The trials aim to respond to the urgent need to identify drugs that can be used for early treatment of Covid-19 as cases rise across the continent.
Thirteen African countries and an international network of research institutions have joined forces to launch a multi-country clinical trial of Covid-19 drug treatments for people who are mild to moderately ill.
The new ANTICOV trial, led by the Geneva-based Drugs for Neglected Diseases Initiative (DNDi), aims to respond to the urgent need to identify drugs that can be used for early treatment of Covid-19.
Why is this important? Although Africa has so far managed the Covid-19 pandemic exceptionally well, with only an estimated four per cent of the world's cases, a resurgence of infections being seen right now underlines the fact that the continent is not immune. Moreover, what was a mostly urban outbreak until now is now spreading into rural areas.
“Treating mild cases is urgently needed to halt progression to severe disease and prevent spikes in hospitalisation that could overwhelm already fragile health systems,” said DNDi's Bernard Pécoul, speaking at the launch of the new initiative. “The ANTICOV trial brings together African and global science and public health leaders from 26 institutions and will enrol up to 3,000 participants across 13 countries.”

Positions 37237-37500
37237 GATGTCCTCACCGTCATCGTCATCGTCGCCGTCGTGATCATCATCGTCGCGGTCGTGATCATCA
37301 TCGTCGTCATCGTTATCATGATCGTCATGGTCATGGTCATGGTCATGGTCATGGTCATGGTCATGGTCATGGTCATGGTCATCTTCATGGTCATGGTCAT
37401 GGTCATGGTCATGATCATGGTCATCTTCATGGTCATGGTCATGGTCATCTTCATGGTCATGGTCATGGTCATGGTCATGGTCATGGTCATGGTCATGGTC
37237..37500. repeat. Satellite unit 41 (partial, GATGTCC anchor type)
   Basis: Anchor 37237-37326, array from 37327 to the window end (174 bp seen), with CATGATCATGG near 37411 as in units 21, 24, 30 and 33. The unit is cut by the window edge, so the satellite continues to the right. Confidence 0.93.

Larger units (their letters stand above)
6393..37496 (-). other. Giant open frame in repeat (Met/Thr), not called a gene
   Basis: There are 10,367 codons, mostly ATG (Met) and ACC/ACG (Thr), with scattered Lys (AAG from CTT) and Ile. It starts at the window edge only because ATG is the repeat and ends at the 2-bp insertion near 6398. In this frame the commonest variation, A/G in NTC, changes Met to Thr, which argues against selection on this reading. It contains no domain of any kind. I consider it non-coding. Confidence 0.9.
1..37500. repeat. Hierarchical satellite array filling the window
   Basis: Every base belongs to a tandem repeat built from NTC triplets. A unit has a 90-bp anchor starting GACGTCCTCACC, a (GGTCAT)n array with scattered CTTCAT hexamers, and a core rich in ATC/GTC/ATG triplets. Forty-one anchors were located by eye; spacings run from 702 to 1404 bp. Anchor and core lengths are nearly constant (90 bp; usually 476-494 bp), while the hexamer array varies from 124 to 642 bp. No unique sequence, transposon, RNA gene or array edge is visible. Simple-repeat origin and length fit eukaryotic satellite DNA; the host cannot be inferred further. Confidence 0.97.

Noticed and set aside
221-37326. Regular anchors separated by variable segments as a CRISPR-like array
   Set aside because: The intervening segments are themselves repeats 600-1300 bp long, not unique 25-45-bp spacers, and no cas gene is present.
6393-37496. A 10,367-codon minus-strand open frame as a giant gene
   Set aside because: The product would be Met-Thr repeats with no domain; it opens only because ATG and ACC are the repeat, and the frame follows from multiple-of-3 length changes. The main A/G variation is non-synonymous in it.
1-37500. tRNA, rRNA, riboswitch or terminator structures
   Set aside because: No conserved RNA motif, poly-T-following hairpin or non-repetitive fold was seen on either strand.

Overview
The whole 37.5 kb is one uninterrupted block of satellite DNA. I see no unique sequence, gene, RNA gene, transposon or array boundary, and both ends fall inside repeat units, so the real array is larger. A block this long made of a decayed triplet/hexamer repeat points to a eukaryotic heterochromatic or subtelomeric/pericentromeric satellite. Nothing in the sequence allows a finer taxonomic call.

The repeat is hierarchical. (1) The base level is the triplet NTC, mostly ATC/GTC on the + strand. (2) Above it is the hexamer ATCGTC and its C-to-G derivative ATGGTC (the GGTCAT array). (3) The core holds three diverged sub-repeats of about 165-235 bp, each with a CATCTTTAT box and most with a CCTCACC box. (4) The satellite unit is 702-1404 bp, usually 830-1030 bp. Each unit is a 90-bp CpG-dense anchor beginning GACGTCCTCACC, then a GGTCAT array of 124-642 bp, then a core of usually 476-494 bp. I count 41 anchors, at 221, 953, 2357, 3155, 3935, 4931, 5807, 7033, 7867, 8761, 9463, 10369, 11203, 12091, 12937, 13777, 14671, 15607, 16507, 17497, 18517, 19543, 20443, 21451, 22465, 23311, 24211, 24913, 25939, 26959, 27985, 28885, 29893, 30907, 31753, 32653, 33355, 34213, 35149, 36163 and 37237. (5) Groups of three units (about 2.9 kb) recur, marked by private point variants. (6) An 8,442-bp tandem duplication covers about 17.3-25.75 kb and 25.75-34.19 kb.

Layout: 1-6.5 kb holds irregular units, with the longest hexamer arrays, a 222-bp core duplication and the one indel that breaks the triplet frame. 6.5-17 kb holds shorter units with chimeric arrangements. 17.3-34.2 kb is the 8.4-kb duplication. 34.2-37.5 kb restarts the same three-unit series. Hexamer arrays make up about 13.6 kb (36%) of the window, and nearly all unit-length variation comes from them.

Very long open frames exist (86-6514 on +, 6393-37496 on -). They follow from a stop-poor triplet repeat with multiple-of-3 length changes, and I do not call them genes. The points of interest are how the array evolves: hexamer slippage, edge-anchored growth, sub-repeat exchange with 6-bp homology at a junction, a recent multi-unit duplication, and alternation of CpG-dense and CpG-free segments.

The clinical trial will be carried out at 19 sites by the ANTICOV consortium, which includes 26 prominent African and global research and development (R&D) organizations, coordinated by DNDi, an international non-profit R&D group with extensive partnerships in Africa.
Repurposed drugs for other illnesses. ANTICOV will initially focus on examining a series of “repurposed” drugs also used for HIV, malaria and other infectious diseases, and where evidence from a large-scale randomised clinical trial could provide missing data on the efficacy of a drug candidate in mild-to-moderate Covid-19 patients.